TGAC Leads Development to Diminish Threat to Vietnam’s Most Important Crop
Advanced bioinformatics capabilities for next-generation rice genomics in Vietnam to aid precision breeding.
Tuesday, August 18, 2015
Faster, Better, Cheaper: a New Method to Generate Extended Data for Genome Assemblies
The Genome Analysis Centre have developed a new library construction method for genome sequencing that can simultaneously construct up to 12 size-selected long mate pair (LMP) or ‘jump’ libraries ranging in sizes from 1.7kb to 18kb with reduced DNA input, time and cost.
Thursday, July 23, 2015
Study Reveals Improved Way to Interpret High-Throughput Biological Data
A recent study has revealed a novel workflow, identifying associations between molecules to provide insights into cellular metabolism and gene expression in complex biological systems.
Friday, July 17, 2015
Publishing Open Data in the Plant Sciences
The Genome Analysis Centre hosts the first Collaborative Open Plant Omics (COPO) consortium workshop aiming to understand and manage the sharing and reuse of datasets within plant sciences.
Thursday, July 02, 2015
TGAC Awarded £100k to Combat Sugar Beet Crop Infection in the UK
Sugar production from sugar beet accounts for 20 per cent of the world's supply. Erysiphe betae, a sugar beet powdery mildew can cause sugar yield losses of up to 20 per cent.
Tuesday, June 09, 2015
Novel Online Bioinformatics Tool Significantly Reduces Time Of Multiple Genome Analysis
UK research collaboration develops a new bioinformatics pipeline that enables automated primer design for multiple genome species, significantly reducing turnaround time.
Thursday, March 12, 2015
Parasite Provides Clues To Evolution Of Plant Diseases
A new study into the generalist parasite Albugo candida, cause of white rust of brassicas, has revealed key insights into the evolution of plant diseases to aid agriculture and global food security.
Monday, March 02, 2015
New Genomics-Driven Surveillance To Track Crop Diseases
New genomics-driven surveillance strategy to tackle emerging and re-emerging crop pathogens that threaten global food security.
Thursday, February 26, 2015
TGAC And Scientific Partners Awarded £6m To Tackle Big Data Challenges In Bioscience
The award will be used to investigate big data infrastructure for crop genomics, establish the infrastructure for functional annotation of farmed animal genomes, and create a cyber infrastructure for plant sciences.
Friday, February 13, 2015
Scientific News
Genetic Ancestry of Cultivated Strawberry Unravelled
UNH scientists constructed a linkage map of the seven chromosomes of the diploid Fragaria iinumae, which allows them to fill in a piece of the genetic puzzle about the eight sets of chromosomes of the cultivated strawberry.
Controlling DNA Repair
Scientists discover that DNA repair outcomes following CRISPR-Cas9 cleaving are non-random and can be harnessed to produce desired effects.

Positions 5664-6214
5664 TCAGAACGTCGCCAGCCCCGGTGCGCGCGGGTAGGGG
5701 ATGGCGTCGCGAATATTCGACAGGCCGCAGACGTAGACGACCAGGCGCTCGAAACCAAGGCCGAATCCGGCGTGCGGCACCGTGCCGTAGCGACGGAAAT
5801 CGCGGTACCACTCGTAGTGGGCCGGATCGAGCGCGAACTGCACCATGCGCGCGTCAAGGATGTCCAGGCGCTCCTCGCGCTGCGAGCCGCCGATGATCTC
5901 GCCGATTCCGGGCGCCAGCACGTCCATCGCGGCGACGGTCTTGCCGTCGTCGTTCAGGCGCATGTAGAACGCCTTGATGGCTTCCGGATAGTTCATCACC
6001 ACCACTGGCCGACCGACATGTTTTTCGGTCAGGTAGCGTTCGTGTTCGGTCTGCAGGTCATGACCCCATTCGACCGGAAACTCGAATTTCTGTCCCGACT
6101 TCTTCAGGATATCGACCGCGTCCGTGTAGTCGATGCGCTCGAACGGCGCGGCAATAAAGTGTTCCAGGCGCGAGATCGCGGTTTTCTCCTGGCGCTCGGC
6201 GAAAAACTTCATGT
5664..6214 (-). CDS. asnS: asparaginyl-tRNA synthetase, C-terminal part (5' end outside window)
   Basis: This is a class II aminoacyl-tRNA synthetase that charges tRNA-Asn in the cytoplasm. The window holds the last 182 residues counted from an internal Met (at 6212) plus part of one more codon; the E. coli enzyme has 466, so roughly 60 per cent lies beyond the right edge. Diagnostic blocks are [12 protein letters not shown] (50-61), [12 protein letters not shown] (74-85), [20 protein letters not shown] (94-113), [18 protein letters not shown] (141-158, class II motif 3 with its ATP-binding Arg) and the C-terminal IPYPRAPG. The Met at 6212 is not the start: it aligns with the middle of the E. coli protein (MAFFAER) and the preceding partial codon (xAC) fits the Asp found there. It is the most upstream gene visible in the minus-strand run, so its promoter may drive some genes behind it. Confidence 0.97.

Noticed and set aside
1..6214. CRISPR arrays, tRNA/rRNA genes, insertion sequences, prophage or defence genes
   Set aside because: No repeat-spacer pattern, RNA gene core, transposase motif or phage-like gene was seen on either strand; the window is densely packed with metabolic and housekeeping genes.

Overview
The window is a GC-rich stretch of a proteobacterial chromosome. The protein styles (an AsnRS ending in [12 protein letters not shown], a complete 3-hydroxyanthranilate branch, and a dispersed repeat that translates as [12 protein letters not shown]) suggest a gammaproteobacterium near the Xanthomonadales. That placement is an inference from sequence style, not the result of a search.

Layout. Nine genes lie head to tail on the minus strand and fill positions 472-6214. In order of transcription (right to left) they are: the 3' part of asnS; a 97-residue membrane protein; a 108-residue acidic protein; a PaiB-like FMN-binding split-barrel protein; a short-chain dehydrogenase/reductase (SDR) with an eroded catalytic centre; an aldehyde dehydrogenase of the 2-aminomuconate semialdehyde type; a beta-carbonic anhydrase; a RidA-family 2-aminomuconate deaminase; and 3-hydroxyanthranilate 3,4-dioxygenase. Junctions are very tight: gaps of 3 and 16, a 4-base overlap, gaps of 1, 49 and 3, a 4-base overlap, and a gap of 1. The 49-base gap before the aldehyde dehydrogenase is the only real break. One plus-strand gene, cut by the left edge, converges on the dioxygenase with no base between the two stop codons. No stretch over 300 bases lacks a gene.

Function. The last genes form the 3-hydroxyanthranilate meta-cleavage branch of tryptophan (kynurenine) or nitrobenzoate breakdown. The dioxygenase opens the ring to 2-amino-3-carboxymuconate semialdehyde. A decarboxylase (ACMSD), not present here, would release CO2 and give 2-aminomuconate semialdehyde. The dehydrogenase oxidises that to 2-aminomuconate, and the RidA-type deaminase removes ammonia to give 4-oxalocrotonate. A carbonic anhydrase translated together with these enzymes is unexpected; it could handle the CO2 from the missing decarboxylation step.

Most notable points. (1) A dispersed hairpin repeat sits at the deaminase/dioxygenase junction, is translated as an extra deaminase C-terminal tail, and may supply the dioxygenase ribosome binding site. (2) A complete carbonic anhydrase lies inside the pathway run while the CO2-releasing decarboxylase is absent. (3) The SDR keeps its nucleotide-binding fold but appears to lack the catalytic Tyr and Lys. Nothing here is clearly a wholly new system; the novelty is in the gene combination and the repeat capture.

From Fins to Fingers
New gene-editing methods help the mapping of cells linking fish fins and mammalian limbs.
Unravelling a Microbial Mess
Scientists have untangled the Kansas-based mess of microbes more fully than scientists have ever done for a sample of soil.
Tobacco Hornworm Genome Sequenced
A Kansas State University-led international team has sequenced the genome of the tobacco hornworm — a caterpillar species used in many research laboratories for studies of insect biology.
Zeroing In On Better Mandarin Traits
Scientists from the University of Florida have identified genetic markers that could be used to increase mandarin quality.
The Genetics Behind Anxiety Disorders
Anxiety disorders are the most common type of mental illness in the United States. And while much is understood about the biochemistry of anxiety, little is known about the genetic variation associated with it.
How Cloud Connectivity Can Combat the Reproducibility Crisis
This infographic explains the reproducibility crisis, and how cloud connectivity can help overcome this problem.
Genome Sequencing May Help Avert Banana Armageddon
Researchers at the University of California, Davis, and in the Netherlands have discovered how three fungal diseases have evolved into a lethal threat to the world’s bananas.
Virus Attracts Bumblebees to Infected Plants by Changing Scent
Study of bee-manipulating plant virus reveals that replicating the scent caused by infection could encourage declining bee populations to pollinate crops.
SELECTBIO

SELECTBIO Market Reports
Go to LabTube
Go to eposters
 
Access to the latest scientific news
Exclusive articles
Upload and share your posters on ePosters
Latest presentations and webinars
View a library of 1,800+ scientific and medical posters
3,300+ scientific and medical posters
A library of 2,500+ scientific videos on LabTube
4,900+ scientific videos
Close
Premium CrownJOIN TECHNOLOGY NETWORKS PREMIUM FOR FREE!